Joseph Mathunjwa

Joseph Mathunjwa

Association of Mineworkers and Construction Union (AMCU)

Joseph Mathunjwa made his bones in the extended 2014 strike which did huge damage to Lonmin, Impala and Amplats, and established AMCU as a labour union to be reckoned with. Last year, Mathunjwa broadened his struggle with the mining industry taking on platinum and gold producer, Sibanye-Stillwater, as well as Lonmin once more and threatening action against Impala Platinum. The main issue is the potential loss of thousands of jobs at both Lonmin and Impala Platinum both of which are restructuring their loss-making, labour-intensive operations around Rustenburg. The fight with Sibanye-Stillwater was over the group’s gold mines where AMCU represents 44% of the workforce. Sibanye-Stillwater management announced on December 13 it was extending the wage agreement to all employees after the three other unions had accepted it. Mathunjwa was having none of it. Not only did the strike continue, but he dramatically upped the stakes when AMCU filed an appeal against the South African Competition Tribunal’s approval of Sibanye-Stillwater’s acquisition of Lonmin. It’s also platinum industry wage negotiations in 2019 which is why Mathunjwa is most likely re-establishing some credentials given the importance Sibanye-Stillwater occupies in the platinum group metals sector in South Africa. The secondary strike he called at Sibanye-Stillwater’s platinum mines – a developing story at the time of writing – looks like a high-risk play destined to end in tears... for someone!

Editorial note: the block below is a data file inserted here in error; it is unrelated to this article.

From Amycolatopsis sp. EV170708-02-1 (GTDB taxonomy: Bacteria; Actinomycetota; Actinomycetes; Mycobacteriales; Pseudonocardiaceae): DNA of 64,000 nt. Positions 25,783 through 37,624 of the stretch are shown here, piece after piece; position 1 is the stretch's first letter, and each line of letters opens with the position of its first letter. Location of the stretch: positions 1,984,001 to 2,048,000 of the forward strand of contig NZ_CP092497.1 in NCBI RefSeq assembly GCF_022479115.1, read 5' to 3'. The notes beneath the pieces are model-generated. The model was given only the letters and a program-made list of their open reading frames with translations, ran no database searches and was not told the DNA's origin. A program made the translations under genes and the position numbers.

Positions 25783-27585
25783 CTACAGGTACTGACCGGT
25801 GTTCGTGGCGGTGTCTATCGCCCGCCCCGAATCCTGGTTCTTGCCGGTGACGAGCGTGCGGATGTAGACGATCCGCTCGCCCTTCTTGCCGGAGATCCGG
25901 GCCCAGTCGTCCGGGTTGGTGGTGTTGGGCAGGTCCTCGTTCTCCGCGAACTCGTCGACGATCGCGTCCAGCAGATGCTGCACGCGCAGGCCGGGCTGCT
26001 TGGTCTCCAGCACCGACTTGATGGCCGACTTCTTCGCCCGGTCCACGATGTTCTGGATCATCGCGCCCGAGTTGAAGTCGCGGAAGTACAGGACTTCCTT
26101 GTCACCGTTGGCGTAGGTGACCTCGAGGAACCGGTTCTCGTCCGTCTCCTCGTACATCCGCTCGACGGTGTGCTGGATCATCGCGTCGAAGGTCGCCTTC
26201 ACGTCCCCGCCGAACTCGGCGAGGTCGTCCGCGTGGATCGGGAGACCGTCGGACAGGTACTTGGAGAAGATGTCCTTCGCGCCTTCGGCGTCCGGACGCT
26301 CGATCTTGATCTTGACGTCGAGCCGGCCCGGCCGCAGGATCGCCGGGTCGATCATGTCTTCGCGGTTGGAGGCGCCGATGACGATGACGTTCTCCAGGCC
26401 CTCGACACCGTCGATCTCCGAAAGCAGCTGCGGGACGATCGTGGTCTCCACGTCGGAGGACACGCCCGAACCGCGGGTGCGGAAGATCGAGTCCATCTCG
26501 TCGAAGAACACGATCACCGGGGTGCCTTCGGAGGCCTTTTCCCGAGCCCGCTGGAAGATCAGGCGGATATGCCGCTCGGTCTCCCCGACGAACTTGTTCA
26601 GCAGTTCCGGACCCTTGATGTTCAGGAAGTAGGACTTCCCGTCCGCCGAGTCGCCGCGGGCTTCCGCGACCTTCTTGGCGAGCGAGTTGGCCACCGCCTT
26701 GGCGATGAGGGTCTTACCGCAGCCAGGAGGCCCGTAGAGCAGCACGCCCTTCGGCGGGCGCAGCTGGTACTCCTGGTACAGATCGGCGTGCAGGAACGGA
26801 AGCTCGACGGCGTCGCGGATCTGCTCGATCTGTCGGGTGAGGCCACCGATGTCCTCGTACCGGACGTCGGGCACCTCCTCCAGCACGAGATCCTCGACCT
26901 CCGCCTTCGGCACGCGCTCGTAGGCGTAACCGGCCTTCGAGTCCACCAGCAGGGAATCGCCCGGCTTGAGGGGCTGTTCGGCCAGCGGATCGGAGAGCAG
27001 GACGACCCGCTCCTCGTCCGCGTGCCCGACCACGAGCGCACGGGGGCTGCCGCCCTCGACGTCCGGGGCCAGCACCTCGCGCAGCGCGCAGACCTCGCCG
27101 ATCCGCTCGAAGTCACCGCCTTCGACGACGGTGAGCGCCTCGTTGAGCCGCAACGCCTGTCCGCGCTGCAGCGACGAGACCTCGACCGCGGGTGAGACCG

“We will bring the platinum belt to its knees.”


Mathunjwa’s first involvement in mining was when he worked as a laboratory assistant at the Douglas Colliery in Mpumalanga. At that time, he became chair of the local branch of the NUM until September 1999 when he was dismissed following a dispute. He then founded AMCU which now has more than 100,000 members, most of them on the platinum mines. He is a member of the Salvation Army.